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Nikkster

Could it be Celiac Disease?

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Hi there,

I'm 49 years old and have always been fairly healthy apart forma few back issues.  However, for the past year I have been struggling with crippling joint pain in my hips and shoulders.  After months working with a physio and no improvement, I was finally referred to a rheumatologist and tested for rheumatoid arthritis but all tests have so far come back negative. 

On and off I've also been suffering with stomach issues, roiling nauseous gurgling stomach (almost like a hangover) and feeling drained and ill by 4pm in the afternoon.  While googling my stomach symptoms I came across celiac diseas and discovered that many people suffer also chronic joint pain.    Now I'm putting the pieces together and wondering if gluten could be causing all my pain.  I'll be seeing my doctor in 3 weeks and in the meantime should I eliminate gluten from my diet to see if that alleviates my smptoms or would that prevent me from getting a positive result for celiac disease ?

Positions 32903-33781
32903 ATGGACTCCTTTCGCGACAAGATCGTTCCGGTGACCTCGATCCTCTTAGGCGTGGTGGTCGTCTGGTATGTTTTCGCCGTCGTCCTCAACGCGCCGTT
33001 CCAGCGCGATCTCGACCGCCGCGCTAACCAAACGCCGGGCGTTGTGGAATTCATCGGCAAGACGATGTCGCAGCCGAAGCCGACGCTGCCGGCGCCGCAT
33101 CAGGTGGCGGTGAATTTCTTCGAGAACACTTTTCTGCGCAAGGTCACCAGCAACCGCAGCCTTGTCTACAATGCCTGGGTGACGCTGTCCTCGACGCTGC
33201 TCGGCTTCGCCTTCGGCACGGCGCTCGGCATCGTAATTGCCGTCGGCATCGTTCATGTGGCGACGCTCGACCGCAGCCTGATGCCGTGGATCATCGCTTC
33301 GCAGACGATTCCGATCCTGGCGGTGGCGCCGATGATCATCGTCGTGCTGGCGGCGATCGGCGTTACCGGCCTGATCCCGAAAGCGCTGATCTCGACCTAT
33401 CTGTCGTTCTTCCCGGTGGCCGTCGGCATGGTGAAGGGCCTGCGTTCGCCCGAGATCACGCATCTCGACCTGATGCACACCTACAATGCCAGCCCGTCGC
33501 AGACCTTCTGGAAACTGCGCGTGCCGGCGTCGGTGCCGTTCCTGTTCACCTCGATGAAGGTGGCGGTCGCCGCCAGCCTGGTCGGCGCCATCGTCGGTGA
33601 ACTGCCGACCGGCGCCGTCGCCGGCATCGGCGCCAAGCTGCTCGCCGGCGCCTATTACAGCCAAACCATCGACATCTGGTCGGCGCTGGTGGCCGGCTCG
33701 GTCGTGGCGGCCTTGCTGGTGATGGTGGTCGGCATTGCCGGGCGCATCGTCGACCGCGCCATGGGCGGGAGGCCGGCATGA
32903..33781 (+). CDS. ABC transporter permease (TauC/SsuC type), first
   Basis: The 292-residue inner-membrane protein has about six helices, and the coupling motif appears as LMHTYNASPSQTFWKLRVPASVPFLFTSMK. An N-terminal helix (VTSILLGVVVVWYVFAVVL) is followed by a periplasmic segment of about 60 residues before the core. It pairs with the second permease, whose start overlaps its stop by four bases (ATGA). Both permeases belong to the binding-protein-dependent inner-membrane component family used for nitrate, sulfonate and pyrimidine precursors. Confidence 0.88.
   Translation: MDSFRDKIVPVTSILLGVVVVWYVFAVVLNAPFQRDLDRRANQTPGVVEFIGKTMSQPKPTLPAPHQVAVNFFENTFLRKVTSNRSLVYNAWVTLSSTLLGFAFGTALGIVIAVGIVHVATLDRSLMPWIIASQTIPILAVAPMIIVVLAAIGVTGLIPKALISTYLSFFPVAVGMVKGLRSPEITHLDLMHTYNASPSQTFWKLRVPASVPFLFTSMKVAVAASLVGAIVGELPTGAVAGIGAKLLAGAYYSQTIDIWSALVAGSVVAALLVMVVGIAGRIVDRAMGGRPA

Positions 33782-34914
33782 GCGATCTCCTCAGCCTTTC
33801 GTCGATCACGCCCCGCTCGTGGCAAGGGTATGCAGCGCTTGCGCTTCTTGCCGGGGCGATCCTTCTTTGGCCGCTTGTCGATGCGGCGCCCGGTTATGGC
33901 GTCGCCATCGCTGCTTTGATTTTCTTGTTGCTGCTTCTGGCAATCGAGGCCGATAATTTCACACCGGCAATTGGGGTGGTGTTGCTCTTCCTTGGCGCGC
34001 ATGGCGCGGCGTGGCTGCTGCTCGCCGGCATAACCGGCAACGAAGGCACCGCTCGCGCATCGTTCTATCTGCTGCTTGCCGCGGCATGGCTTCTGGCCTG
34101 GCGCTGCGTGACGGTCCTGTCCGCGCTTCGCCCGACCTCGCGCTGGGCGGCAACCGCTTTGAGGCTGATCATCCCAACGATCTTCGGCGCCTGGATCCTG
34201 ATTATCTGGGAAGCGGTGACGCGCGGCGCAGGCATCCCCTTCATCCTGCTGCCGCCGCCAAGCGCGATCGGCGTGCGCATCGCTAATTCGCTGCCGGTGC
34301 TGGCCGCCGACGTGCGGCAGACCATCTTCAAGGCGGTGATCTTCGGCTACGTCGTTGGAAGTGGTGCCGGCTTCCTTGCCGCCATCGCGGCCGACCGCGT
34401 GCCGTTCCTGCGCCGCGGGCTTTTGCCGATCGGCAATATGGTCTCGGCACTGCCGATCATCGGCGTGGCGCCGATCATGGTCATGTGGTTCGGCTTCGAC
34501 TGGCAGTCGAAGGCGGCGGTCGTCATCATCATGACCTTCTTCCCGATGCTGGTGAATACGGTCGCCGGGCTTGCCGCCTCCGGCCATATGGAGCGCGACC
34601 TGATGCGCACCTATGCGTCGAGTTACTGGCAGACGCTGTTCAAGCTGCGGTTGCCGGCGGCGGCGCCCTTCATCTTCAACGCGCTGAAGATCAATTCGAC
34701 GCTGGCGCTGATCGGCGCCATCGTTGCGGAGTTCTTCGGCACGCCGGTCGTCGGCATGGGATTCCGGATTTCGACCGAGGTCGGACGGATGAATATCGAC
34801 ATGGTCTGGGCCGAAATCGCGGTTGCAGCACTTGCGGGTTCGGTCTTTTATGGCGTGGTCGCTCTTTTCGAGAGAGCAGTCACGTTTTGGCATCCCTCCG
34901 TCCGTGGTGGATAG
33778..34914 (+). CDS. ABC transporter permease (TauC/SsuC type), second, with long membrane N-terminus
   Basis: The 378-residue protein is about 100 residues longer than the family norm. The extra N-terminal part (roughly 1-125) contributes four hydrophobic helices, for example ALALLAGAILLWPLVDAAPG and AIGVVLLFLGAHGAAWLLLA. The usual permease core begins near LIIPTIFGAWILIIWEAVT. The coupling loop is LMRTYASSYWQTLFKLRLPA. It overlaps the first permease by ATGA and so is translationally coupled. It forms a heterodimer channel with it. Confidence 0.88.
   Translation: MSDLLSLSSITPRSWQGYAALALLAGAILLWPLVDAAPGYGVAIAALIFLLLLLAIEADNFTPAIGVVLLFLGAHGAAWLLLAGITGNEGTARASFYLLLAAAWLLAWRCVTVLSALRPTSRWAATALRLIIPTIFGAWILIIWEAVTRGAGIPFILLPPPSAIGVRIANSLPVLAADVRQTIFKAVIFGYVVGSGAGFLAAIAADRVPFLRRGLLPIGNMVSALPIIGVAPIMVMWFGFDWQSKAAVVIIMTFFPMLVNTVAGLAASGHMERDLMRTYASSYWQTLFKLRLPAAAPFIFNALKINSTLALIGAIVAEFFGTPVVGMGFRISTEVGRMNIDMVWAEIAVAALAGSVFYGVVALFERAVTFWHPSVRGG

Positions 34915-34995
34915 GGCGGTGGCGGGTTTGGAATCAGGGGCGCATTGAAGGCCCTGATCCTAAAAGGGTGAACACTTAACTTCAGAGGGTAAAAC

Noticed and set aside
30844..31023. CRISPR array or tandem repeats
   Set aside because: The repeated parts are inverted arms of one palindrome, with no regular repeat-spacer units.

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Do not eliminate gluten until all celiac related testing is done. Just keep to your usual diet making sure to eat at least a couple slices of bread worth of gluten daily.  I was thought to have RA for a time but it did turn out to be gluten. Within a few months gluten free my joint pain was a thing of the past...at least till age caught up with me. You may want to call your doctors office and speak with a nurse. have the nurse ask the doctor to either call in or let you pick up a lab slip. that way you will have the results of the celiac panel at your visit.